grandson on songwriting in a pandemic and collaborating with new partners – Apartment613


As part of our continuing coverage of RBC Bluesfest 2022, we recently caught up with our grandson, who will perform on the River Stage on Saturday night, and will likely be a headliner for years to come, given his trajectory. unbelievable.

The Toronto-born artist burst out with his first single “Blood // Water” from his debut EP a modern tragedy vol. 1 released in 2018. Certified triple platinum in Canada, it has generated half a billion streams on Spotify, across releases (including remixes by AWOLNATION and Tom Morello of Rage Against The Machine, among others). Since then it’s been a steady stream of production, volumes 2 and 3 of his collection of EPs, and his first full album. Death of an optimist in 2020. He released other solo album collaborations with Kesha, Jessie Reyez and Tom Morello. One of those collabs, 2020’s “Zen” featuring X Ambassadors and K. Flay, was one of the first pandemic anthems that immediately skyrocketed the charts.

Fresh off of a string of festival appearances around Europe, we caught up with his grandson to chat about his tireless work, coming through the pandemic and finally performing live.

Apt613: Looking at your schedule lately, you’ve been a very busy man. How are you?

Grandson: I feel relieved to be back to songwriting in a creative headspace. I feel challenged by the time on the road and the world events that have unfolded while I was away. But I also feel more motivated than ever to give people a soundtrack to cling to with a fighting chance here to change things.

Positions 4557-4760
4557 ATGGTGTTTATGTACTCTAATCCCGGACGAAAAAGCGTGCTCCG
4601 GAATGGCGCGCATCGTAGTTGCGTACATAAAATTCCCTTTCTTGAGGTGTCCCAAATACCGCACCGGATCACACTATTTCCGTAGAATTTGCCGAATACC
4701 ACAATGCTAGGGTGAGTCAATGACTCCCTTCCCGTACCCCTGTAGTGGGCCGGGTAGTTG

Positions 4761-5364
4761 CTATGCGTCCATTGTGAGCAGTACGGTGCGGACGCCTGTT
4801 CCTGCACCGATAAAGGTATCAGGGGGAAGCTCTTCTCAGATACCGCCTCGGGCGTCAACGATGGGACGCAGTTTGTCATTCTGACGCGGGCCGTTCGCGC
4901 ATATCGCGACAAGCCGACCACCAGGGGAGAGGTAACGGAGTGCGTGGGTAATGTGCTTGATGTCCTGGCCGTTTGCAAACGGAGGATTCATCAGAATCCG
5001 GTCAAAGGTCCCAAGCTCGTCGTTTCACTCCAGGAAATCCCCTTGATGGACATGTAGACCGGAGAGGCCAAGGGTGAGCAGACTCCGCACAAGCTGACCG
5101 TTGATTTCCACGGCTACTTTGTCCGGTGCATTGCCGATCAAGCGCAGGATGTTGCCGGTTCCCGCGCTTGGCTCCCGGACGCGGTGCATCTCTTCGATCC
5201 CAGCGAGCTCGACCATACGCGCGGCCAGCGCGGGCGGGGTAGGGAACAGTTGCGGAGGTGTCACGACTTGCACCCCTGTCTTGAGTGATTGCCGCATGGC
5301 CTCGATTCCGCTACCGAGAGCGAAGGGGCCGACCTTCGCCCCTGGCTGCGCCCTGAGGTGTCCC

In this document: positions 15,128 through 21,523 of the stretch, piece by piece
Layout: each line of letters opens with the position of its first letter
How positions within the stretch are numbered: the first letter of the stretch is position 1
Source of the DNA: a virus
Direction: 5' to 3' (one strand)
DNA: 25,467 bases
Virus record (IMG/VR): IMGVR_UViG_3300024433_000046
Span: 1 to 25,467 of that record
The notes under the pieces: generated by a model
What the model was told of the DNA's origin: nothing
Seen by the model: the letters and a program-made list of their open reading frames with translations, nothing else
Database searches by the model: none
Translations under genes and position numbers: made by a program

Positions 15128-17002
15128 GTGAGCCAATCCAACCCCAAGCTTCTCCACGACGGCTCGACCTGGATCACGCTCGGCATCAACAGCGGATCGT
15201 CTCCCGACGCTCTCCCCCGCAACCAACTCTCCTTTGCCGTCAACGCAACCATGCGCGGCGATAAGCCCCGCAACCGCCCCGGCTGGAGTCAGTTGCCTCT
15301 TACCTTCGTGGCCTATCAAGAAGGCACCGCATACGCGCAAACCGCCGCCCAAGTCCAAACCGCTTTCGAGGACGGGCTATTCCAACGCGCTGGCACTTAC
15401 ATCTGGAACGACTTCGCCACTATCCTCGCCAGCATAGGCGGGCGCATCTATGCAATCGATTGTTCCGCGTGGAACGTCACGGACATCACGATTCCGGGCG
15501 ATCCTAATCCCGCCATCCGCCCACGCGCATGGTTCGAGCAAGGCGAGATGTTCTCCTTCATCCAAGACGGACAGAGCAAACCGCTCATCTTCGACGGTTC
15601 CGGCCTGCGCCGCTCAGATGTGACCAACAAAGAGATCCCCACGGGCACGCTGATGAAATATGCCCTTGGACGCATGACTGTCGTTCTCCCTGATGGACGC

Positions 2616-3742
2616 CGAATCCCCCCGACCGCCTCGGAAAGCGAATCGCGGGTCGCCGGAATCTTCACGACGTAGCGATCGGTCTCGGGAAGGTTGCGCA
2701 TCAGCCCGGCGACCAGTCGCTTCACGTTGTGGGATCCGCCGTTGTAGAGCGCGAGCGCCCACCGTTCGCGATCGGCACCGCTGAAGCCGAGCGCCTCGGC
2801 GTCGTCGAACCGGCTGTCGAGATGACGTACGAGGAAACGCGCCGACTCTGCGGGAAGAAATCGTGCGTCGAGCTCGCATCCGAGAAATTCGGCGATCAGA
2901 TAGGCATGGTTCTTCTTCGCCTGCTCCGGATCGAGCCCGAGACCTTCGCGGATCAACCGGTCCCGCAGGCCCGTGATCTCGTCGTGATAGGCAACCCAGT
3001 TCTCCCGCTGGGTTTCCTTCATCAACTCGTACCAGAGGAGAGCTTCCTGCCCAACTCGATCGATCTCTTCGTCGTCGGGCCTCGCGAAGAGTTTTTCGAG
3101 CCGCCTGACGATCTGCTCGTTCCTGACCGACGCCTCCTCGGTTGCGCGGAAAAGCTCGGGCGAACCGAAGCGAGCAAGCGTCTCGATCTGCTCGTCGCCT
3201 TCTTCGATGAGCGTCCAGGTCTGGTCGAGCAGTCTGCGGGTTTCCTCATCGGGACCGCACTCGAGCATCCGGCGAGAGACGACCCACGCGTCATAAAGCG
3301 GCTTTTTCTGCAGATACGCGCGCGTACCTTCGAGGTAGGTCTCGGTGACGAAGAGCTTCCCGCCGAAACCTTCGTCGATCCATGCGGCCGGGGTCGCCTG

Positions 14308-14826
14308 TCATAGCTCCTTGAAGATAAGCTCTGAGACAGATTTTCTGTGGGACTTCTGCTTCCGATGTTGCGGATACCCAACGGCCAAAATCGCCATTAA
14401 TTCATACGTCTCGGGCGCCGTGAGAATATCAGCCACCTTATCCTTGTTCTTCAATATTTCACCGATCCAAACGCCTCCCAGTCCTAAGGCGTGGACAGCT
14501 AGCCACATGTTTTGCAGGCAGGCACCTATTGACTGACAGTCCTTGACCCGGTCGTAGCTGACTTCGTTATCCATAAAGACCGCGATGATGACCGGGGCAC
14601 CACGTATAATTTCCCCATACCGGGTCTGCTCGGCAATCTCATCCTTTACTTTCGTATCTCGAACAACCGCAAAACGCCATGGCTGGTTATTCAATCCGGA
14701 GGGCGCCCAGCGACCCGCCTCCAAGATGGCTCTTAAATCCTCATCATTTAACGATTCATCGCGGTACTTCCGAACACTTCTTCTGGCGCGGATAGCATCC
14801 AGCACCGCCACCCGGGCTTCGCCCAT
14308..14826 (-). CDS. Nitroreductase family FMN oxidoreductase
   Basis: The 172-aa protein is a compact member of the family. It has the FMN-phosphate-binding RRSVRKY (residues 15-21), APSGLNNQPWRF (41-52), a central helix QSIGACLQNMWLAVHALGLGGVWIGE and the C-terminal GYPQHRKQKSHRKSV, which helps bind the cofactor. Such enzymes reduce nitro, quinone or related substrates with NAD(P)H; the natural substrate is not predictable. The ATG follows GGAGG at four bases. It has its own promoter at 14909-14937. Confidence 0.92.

So, ultimately, you can’t be too upset about a summer night at the Ottawa Bluesfest, so yeah, I’m fine! I’ve played across Canada now, in America twice this year, across Europe. It’s what we all hoped for when we were rotting in our homes waiting for good news about the pandemic. The fact that people are getting vaccinated and the deadliest variants seem to have thankfully subsided, I’m happy to make up for lost time, but it’s been a lot of miles for sure.

This sight, being on the main stage, watching a crowd, and then thinking back to where we were two years ago must sometimes surprise you.

Yeah. It’s surreal. And it came back so suddenly. I felt a bit disappointed that we didn’t find a way to just collectively acknowledge what we’ve been through. But, how can you put it into words? A year and a half, two years of your life, passed. And it affected us all. I feel for high school and college students who have been deprived of some of the most formative times of their lives. I feel for young people who have struggled to keep up with their upbringing and attention span online.

He has penetrated every part of life. And then all of a sudden, we’re back at it. So on the one hand, I feel overwhelmed with the relief, the adrenaline, and the ego boost you longed for while you were gone. But I also feel like there’s an unwritten chapter on how to reconcile how we’re getting back together and how our internet addiction has separated us and kept us together.